Since the overthrow and killing of dictator Gaddafi during a NATO-backed uprising in 2011, Libya has been dominated by numerous armed groups, and divided between the two bitterly opposed administrations.
And after a decade of conflict, a cease-fire agreement was reached in October.
Protests erupted in Syria on March 15, 2011. They met with a brutal crackdown from President Bashar Assad’s security forces, and the nation fell into chaos.
The conflict in Syria began when a group of teenage boys painted “The people demand the fall of the regime” on buildings in the southern city of Deraa.
In the ensuing decade, Assad employed an iron fist to defend the rule of his Alawite minority and to crush the opposition. More than 500,000 Syrians died and more than 5 million out of a population of 22 million fled the country.
Compounding the tragedy, Syria’s civil war has involved many global and regional players. Russia and Iran back the Assad government, while the United States and Europe back the rebels.
Meanwhile, the brutal so-called Islamic State organization, ISIS, seized control of a large swath of Syrian land to create a caliphate – a state ruled by extreme Islamic law.
It appears that Assad will remain in power with the help of Russia, Iran and the latter’s Lebanese proxy, Hezbolah.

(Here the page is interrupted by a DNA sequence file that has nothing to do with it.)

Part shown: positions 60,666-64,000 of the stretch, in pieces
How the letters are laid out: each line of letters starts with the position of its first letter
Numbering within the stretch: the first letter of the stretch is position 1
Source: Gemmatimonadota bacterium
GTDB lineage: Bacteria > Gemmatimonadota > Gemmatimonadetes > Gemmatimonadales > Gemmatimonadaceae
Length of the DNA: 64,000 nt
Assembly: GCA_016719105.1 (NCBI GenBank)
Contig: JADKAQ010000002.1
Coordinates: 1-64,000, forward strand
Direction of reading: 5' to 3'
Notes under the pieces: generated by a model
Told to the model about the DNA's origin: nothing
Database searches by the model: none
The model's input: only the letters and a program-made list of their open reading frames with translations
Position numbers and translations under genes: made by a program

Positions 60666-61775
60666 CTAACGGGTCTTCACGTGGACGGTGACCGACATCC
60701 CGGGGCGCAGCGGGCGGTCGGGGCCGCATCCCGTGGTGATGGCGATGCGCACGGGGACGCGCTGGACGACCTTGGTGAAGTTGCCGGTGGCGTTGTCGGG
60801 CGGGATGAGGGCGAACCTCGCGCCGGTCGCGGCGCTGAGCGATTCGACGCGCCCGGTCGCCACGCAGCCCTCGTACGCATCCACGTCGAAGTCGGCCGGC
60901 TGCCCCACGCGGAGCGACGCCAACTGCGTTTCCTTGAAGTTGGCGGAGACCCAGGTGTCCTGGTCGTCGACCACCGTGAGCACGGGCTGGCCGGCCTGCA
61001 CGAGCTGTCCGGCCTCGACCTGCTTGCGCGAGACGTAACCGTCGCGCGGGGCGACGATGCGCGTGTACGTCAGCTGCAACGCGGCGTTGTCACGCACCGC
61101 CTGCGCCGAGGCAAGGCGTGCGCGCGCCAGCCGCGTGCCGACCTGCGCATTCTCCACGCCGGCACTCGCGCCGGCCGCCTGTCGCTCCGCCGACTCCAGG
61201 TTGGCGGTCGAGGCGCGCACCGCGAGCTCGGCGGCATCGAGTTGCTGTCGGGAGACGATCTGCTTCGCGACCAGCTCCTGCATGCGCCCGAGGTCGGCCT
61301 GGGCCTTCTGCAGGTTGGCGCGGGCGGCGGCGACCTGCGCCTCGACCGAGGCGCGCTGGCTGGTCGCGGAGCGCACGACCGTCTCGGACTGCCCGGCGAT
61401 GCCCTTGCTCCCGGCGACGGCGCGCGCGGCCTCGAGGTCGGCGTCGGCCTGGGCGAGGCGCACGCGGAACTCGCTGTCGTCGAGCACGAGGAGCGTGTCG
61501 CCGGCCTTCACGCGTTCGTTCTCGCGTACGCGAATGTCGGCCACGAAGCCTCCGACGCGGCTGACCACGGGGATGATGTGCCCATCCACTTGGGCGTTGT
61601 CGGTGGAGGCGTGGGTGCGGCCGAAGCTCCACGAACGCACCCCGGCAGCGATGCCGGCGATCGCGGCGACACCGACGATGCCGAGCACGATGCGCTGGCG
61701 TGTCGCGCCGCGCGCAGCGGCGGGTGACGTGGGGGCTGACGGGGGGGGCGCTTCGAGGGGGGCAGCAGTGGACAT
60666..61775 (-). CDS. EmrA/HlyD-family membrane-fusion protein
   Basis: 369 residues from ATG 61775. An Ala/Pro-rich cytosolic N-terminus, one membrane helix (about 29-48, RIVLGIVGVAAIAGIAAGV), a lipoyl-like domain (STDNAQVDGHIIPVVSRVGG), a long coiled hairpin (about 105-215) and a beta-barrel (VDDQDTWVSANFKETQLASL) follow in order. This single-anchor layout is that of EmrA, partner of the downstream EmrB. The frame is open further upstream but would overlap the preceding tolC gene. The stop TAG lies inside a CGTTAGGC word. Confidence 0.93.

The Arab Spring shook many countries around the region but, with the exception of Bahrain, the oil-rich Gulf monarchies escaped unscathed.
“Bahrain was challenged and it crushed the protesters. It did that violently and with the help of Saudi Arabia. Bahrain was able to successfully contain the protests and suppressed the movement, but the issues that brought people to the streets are still there and the kingdom did not introduce any reforms,” Masri says.
Some observers argue that the events over the last decades have weakened traditionally strong Arab states like Egypt and Syria and given rise to Gulf states, emboldening the likes of Saudi Arabia and the UAE.
“Unfortunately, the initial successes encountered in some Arab Spring countries triggered heavy-handed reactions from the Gulf’s autocratic regimes, such as Saudi Arabia and the UAE, which felt threatened by the democratic advance in some countries,” such as Tunisia and Egypt, Cherkaoui says.
Masri argues that other Gulf states managed to avoid political upheaval by buying off their citizens.
“Saudi Arabia was able to escape the events of the Arab Spring because of rentierism, which always has been the mainstay of oil-rich Gulf countries,” he says.
A rentier state is a country which derives all or a substantial portion of its national revenues from the rent paid by foreign individuals, businesses or governments.
Saudi Arabia immediately reached into its treasury to provide a large and much-needed financial incentive to its citizens, in anticipation of similar demonstrations in the desert kingdom, Masri says.